In our present patient, a single IVI at a dose of 1.25%/0.1 ml PI was curative. Assuming the vitreous volume to be 5 ml, the intravitreal concentration of PI would be 0.025%, and this concentration has been confirmed to be safe for ocular tissues in previous experimental studies, with no abnormalities having been observed on ERGs or by histopathological examination [5]. Compared to the vitreous PI concentrations of 0.0067 and 0.02% reported by Kim et al. [8], the concentration of 0.025% used in our study was higher, and it is likely that high efficacy was thus obtained by a single administration. If endophthalmitis is unresponsive to the initial treatment, repeated administrations of 1.25% / 0.1 ml PI, possibly as many as three times every second day, might achieve efficacy.

Adjusting 1.25%/0.1 ml for IVI of PI is simple and rather easily achieved as compared with IVI of an antimicrobial agent. Furthermore, PI use has advantages including cost-effectiveness, that it can easily be obtained almost anywhere, and has broad-spectrum efficacy against resistant bacteria. Furthermore, it is said that vancomycin exerts a bacteriostatic effect after injection, though 8 h are needed for the bactericidal action to fully manifest [9], while PI requires only 15 s at low concentrations to kill infection-causing bacteria [10].

In our previous clinical study, 1.25% / 0.1 ml for IVI of PI was used as the primary treatment for endophthalmitis and was followed by vitrectomy using 0.025% PI Balanced Salt Solution Plus. No adverse events were detected on ERGs, by Goldmann perimetry, or on examination of corneal endothelial cells [7].

There are endogenous endophthalmitis cases not eligible for operative medical treatment due to poor general condition. In these cases, IVI of antibiotics should be selected as the main treatment as well as systemic antibiotic therapy. However, sampling the vitreous might be difficult and, even if a sample could be obtained, several days would be needed to obtain the details of the bacteria detected and to confirm antibiotic sensitivities. Furthermore, endogenous endophthalmitis caused by vancomycin resistant bacteria has also been reported [1, 2]. Thus, we consider IVI of 1.25% / 0.1 ml PI to be a potential treatment option, to be administered in selected cases, instead of IVI of antibiotics.

Our present patient’s general condition was quite poor, such that we could not perform detailed examinations. Thus, only visual acuity, slit-lamp microscopy and fundus examination were performed. Another shortcoming of this case report is that the quality of the anterior segment photographs is poor due to the patient’s facial instability. Based on the aforementioned experimental reports and our previous clinical study results [7], the vitreous concentration of PI used in this case appears to be safe for ocular tissues including the retina. However, the possibility of endophthalmitis causing corneal and retinal weakening and unexpected complications cannot be ignored. Meticulous follow-up is thus essential. Before recommending this treatment strategy for endophthalmitis patients in general, we need to accumulate more cases, with detailed examination findings such as those of corneal endothelial cells, ERG and perimetry.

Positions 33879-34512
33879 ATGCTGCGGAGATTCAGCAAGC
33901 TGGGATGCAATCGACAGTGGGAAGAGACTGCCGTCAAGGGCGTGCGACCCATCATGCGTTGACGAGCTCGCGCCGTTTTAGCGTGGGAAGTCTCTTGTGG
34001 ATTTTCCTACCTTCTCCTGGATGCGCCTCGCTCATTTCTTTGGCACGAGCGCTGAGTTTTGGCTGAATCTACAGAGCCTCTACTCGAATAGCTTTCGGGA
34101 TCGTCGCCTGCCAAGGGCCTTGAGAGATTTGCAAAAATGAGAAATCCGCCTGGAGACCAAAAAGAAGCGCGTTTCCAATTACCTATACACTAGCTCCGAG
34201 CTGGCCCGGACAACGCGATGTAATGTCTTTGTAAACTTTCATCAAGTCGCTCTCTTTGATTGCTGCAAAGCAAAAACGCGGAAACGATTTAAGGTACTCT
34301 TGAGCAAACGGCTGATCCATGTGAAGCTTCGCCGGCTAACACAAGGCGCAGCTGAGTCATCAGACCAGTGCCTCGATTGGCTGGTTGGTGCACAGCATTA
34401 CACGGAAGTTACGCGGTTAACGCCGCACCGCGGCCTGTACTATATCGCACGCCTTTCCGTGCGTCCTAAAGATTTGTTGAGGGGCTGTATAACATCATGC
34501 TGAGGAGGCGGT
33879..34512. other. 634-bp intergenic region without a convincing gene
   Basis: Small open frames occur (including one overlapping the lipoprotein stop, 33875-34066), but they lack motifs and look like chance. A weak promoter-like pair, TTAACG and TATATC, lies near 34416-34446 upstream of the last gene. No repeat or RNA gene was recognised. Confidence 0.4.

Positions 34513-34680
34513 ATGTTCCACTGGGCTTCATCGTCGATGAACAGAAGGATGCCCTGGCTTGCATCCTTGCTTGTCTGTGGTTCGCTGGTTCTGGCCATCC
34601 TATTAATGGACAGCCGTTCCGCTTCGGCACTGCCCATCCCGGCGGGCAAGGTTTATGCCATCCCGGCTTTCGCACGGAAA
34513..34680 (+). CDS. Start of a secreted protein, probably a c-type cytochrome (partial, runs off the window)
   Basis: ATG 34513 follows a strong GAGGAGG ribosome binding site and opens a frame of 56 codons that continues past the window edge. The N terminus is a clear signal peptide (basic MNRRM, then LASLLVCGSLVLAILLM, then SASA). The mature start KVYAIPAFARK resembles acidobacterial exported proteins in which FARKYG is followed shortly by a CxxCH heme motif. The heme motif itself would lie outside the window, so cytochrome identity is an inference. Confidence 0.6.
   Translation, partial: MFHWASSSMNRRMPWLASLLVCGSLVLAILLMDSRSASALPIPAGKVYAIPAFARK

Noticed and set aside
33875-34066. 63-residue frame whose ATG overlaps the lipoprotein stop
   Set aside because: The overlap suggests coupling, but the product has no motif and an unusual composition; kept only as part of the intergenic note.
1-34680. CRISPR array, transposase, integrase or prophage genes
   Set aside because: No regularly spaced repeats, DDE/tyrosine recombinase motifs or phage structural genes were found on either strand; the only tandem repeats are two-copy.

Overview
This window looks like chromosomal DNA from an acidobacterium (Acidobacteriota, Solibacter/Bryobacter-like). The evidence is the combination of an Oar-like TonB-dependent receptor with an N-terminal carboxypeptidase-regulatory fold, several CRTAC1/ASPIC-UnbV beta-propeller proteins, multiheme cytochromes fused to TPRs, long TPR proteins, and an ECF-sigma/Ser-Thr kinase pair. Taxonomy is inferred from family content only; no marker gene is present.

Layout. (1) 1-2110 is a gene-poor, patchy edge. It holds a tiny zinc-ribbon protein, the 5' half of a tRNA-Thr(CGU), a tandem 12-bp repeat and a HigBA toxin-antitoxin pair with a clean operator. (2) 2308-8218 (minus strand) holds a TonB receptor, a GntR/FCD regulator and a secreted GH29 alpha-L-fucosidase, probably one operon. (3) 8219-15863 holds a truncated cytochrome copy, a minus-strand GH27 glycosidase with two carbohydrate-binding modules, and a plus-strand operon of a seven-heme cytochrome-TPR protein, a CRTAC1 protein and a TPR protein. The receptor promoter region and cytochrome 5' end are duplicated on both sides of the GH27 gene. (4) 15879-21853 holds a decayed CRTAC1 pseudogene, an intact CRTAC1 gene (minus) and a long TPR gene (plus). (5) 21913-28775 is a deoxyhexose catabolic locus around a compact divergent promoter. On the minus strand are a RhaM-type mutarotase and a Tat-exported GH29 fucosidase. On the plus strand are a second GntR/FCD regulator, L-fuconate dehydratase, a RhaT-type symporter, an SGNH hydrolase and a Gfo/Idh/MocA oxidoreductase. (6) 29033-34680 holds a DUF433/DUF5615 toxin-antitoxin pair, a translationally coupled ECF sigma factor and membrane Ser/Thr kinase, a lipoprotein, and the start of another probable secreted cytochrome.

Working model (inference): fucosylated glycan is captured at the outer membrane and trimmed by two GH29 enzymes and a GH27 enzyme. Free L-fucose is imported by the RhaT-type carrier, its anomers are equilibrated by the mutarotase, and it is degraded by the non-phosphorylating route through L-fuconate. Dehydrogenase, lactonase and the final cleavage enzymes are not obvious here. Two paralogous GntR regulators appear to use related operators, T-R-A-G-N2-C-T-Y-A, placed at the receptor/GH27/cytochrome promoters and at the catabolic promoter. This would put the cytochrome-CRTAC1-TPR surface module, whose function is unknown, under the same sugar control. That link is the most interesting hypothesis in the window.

This is the first report, to our knowledge, describing IVI of PI, administered without other treatments, as achieving full resolution of endophthalmitis.

Availability of data and materials

The datasets used and/or analyzed during the current study are available from the corresponding author upon reasonable request.





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Author information




HT first wrote the manuscript in Japanese and HN performed the literature review and was the major contributor to drafting and revising the manuscript in English. YM and TH helped to draft and revise the manuscript. The manuscript was professionally edited by a native speaker of English. All authors have read and approved the final manuscript.

Corresponding author

Correspondence to Hiroyuki Nakashizuka.

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Ethics approval and consent to participate

This study complied with the tenets of the Declaration of Helsinki. The procedure and possible risks associated with the treatment administered to this patient were explained and written informed consent for participation was obtained according to the policy of the Ethics Review Board of Nihon University hospital.

Consent for publication

We obtained written consent from the patient’s daughter to publish this report. A copy of the written consent is available for review by the journal Editor.

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The authors have no competing interests to declare.

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Tanaka, H., Nakashizuka, H., Mizuno, Y. et al. Endogenous Endophthalmitis successfully treated with Intravitreal Povidone-iodine injection: a case report. BMC Ophthalmol 20, 217 (2020).

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  • Endogenous endophthalmitis
  • Intravitreal injection
  • Povidone iodine